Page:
I believe that at its core, the construction, planning and management of assets, whether or not the “formalities” require client asset, are fiduciary in nature to the extent that these processes lie outside the realm of the client and it is to these which the client, via the relationship, is reliant and hence exposed. If the process has integrity, then the fiduciary liability is extinguished and the client takes responsibility, and this is the surely the case whether or not the client accepts a discretionary or advisory mandate. One of the bogeymen of the fiduciary standard is the unlimited liability of retail investment advice to the ignorance and failings of the consumer. To a large extent, the ignorance and failings of the consumer are a product of the gun slinging investment culture that is slowly winding its way to higher professional standards. If your advisor thinks investment advise is all about taking the product toys out of the cabinet and the investor choosing which ones he or she wants to play with, then yes, who would want this liability. But the product distribution culture is not the advice market and regulators should be forceful in creating a clear divide between the two, so the consumer can properly choose.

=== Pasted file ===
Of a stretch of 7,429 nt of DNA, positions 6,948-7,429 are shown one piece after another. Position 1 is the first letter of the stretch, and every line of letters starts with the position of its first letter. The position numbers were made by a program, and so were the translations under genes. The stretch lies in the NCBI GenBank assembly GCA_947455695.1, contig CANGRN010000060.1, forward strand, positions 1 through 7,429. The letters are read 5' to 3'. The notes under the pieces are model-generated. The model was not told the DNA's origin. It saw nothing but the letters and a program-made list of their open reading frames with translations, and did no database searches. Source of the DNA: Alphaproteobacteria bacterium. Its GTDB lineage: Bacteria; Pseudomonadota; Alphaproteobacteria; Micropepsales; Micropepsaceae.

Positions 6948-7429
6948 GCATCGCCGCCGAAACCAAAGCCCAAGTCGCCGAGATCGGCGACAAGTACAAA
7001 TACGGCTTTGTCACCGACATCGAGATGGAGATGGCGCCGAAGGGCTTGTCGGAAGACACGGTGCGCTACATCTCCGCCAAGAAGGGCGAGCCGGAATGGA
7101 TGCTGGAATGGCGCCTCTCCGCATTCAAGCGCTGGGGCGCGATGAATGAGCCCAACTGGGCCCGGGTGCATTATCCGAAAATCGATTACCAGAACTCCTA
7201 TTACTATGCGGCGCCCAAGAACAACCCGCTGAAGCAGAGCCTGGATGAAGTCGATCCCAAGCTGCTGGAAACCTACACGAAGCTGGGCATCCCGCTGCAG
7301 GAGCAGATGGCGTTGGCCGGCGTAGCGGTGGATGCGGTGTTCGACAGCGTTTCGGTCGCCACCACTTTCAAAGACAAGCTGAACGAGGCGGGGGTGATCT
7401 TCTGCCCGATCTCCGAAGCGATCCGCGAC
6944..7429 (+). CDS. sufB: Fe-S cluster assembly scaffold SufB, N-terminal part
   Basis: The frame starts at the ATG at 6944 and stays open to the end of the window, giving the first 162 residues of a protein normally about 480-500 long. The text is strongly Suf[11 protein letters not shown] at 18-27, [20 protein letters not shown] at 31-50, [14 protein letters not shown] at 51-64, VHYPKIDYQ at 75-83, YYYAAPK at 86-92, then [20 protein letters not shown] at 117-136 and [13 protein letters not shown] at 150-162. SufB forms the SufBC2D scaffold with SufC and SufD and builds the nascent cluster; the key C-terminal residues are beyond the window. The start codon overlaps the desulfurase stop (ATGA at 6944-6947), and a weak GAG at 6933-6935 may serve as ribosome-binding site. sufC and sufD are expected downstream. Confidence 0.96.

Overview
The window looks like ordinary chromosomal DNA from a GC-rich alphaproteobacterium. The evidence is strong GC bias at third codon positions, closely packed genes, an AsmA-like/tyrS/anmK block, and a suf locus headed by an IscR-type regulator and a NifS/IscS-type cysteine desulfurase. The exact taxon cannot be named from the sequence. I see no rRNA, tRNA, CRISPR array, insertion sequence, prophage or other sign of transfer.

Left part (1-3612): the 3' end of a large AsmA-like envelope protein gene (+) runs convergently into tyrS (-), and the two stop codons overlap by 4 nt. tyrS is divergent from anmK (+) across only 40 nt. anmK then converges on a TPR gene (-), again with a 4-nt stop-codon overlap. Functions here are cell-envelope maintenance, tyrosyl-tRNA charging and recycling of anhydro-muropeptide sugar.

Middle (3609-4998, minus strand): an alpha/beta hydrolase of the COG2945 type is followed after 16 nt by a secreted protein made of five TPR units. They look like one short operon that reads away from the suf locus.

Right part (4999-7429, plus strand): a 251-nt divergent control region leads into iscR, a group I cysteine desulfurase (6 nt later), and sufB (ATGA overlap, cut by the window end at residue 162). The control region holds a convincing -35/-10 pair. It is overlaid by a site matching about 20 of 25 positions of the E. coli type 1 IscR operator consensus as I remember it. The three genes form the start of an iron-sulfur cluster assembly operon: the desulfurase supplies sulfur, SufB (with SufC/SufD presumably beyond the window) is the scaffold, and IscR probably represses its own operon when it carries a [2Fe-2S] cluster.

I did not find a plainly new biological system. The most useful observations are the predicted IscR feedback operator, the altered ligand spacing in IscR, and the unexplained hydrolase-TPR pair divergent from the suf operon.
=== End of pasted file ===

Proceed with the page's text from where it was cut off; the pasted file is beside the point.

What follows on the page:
Lawrence also stated that “costs of compliance would go down not up”, that “compliance and supervision would be simplified.” This is of course true if the industry were to embrace process and responsibility and accountability for the process, since the decision rules, assumptions and component parts of disciplined processes are tiny compared to the numerous different outcomes they are capable of producing. But, should the standard be elevated to a nebulous best interest standard without the fiduciary root and, should the product distribution model and process fail to evolve, compliance will not be simpler and it will not be less expensive.
The proposed best interest standard is a best product standard. A best product standard is not a fiduciary standard and there is no reason in the world a regulator would impose such an obligation on such a standard. But investment advice doth have a fiduciary root and the evolution of a foundation capable of managing the liabilities of the root is required, just as the disciplines and processes of investment have evolved to mitigate and manage asset and liability risks across time.